Imaging: The thymic hyperplasia is usually discovered incidentally on radiographical imaging for pre-op of some elective surgery or unrelated chest complaints.  The findings of a chest radiograph can range from subtle mediastinal findings to large mass or widened mediastinum.[11]

Chest X-Ray: A frontal chest X-ray of infants and young children show a strikingly large thymus and a sail sign can be seen. The thymus normally remains visible on the radiograph till the age of 3 years. On conventional radiography, thymic hyperplasia usually appears normal.

Chest CT-scan: Contrast-enhanced computed tomography is typically used for thymic abnormalities not detected on conventional radiography. In most cases, chest CT-scan is diagnostic. Chest CT-scan can provide comprehensive information about mediastinal abnormality, inclusive of its location, size, relation to surrounding structures, and it can also give you information about the presence of fluid, fat, or calcifications within the tissue. CT-scan of a hyperplastic thymus exhibits diffuse enlargement, preserved contour, normal blood vessels, and a mixture of lymphoid tissue and fat. This precise information is important, especially involvement or compression of related structures in order to plan treatment or resection in severe cases.[12]

PET-CT: A hyperplastic thymus demonstrates only mild uptake of fluorodeoxyglucose as compared to marked uptake in case of malignancy. 

Chest MRI: Chemical shift MRI usually demonstrates chemical shift artifact between in-phase and out of phase images and can help differentiate thymic hyperplasia from thymic neoplasia. It can be challenging to differentiate between normal and hyperplastic thymus; so following guidelines should be used to identify a normal thymus:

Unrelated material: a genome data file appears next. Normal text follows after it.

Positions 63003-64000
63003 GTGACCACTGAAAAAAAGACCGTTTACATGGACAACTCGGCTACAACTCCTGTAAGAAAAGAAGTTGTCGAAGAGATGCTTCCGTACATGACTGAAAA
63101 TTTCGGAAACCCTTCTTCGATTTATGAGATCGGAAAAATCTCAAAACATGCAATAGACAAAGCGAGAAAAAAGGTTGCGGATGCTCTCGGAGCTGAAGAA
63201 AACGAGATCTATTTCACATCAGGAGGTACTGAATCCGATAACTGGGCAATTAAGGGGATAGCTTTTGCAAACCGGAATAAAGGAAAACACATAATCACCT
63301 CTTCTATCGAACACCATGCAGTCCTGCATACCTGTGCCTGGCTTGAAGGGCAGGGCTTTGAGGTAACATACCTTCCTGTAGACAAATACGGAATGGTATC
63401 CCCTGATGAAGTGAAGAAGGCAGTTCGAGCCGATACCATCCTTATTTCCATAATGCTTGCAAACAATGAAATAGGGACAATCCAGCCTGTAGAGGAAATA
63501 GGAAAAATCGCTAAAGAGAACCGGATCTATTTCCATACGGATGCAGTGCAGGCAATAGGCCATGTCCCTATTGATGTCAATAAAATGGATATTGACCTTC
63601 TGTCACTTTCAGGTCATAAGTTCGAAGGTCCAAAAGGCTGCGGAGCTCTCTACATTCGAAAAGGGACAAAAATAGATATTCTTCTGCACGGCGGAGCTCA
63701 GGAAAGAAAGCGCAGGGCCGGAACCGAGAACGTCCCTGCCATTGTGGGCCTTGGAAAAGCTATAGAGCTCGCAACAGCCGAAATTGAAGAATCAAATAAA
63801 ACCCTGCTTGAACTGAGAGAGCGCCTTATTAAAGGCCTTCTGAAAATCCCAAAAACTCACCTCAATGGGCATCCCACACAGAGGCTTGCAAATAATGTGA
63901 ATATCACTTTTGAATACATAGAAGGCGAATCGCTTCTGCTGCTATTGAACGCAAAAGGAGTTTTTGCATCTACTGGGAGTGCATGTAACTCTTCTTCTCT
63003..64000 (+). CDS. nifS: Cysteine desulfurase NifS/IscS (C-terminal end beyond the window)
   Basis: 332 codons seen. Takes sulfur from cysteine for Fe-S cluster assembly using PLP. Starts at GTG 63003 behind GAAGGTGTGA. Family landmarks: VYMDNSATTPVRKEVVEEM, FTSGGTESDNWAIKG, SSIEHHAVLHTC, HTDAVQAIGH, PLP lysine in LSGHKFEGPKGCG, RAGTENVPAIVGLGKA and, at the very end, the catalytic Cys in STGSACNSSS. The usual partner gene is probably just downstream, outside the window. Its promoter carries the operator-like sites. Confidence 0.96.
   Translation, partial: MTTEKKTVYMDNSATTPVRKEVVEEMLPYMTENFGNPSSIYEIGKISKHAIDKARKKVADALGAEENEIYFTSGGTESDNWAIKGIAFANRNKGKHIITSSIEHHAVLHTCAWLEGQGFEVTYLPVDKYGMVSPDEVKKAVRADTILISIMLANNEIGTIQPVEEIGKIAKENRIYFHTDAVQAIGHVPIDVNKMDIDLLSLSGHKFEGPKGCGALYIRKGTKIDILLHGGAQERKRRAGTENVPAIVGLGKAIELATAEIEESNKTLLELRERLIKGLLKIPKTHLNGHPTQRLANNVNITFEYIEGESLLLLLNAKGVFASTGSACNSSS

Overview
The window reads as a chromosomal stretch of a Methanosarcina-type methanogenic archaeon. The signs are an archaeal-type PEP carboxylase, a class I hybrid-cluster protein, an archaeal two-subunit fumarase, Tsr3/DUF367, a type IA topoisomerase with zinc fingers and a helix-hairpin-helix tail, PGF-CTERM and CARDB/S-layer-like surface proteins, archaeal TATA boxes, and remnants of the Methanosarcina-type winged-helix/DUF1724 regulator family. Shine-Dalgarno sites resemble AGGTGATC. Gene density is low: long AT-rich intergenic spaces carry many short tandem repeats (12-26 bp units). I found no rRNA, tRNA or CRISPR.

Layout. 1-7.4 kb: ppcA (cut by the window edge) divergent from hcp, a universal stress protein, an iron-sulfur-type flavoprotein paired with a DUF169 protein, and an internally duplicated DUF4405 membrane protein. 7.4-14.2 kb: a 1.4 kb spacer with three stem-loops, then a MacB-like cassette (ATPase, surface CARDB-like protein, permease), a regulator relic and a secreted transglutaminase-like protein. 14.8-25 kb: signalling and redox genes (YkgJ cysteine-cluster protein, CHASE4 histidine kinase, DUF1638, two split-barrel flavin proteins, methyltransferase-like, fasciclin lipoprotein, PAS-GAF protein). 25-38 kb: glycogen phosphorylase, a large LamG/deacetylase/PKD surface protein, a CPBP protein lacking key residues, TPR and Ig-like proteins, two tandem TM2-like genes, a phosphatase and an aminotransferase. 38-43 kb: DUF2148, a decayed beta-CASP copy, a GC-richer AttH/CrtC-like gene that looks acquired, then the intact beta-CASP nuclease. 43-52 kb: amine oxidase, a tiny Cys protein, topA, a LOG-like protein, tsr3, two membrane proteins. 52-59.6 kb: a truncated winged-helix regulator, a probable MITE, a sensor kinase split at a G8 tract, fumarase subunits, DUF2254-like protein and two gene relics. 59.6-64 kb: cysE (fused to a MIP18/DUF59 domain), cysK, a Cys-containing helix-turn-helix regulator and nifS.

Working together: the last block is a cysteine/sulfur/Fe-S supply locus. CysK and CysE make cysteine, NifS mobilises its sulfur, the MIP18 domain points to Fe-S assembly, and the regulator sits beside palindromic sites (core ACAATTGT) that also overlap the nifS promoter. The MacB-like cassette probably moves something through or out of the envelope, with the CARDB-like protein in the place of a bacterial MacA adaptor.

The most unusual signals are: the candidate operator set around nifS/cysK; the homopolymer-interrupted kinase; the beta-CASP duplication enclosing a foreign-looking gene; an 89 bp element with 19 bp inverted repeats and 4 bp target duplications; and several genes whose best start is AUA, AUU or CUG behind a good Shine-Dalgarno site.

1. Soft tissue mass should not be greater than 7mm.
  2. The contour of thymus should not be convex in a young adult. 
  3. Soft tissue must not be ovulated.
  4. Symptoms of diseases related to thymic hyperplasias such as myasthenia gravis or graves' disease should not be present.[13]   
  • Biopsy: In the case of true thymic hyperplasia, the cortex and medulla are normal. Thymic cells are normal on FNA. Lymphofollicular hyperplasia has normal lymphoid follicles with additional germinal centers, dispersed thymic cells, and a few macrophages.



Treatment / Management

Massive thymic hyperplasia: Asymptomatic patients with diffusely enlarged thymus glands can be followed up expectantly because they have a negligible incidence of significant thymic disease. The major treatment of massive thymic hyperplasia is surgical resection.[14]

Lymphofollicular hyperplasia: The management of lymphofollicular type of thymic hyperplasia depends on how it manifests. Depending upon the signs and symptoms, it could have the following approaches towards treatment. 

Myasthenia gravis: Acetylcholinesterase inhibitors such as physostigmine or pyridostigmine could be used for the symptomatic treatment of myasthenia gravis resulting from thymic hyperplasia. These agents act by inhibiting hydrolysis of acetylcholine in synaptic cleft leading to the availability of more acetylcholine to interact with remaining acetylcholine receptors not yet effected by autoantibodies. Corticosteroids can help improve the symptoms of myasthenia gravis, especially in the case of myasthenic crisis. However, the exact mechanism by which steroids act to help with symptoms has not been well understood.[15] Plasma exchange therapy could also help improve symptoms of myasthenia gravis, and it is relatively less costly.[16] Thymectomy is the surgical removal of the thymus gland. There is evidence that thymectomy leads to remission and decreased drug dependency.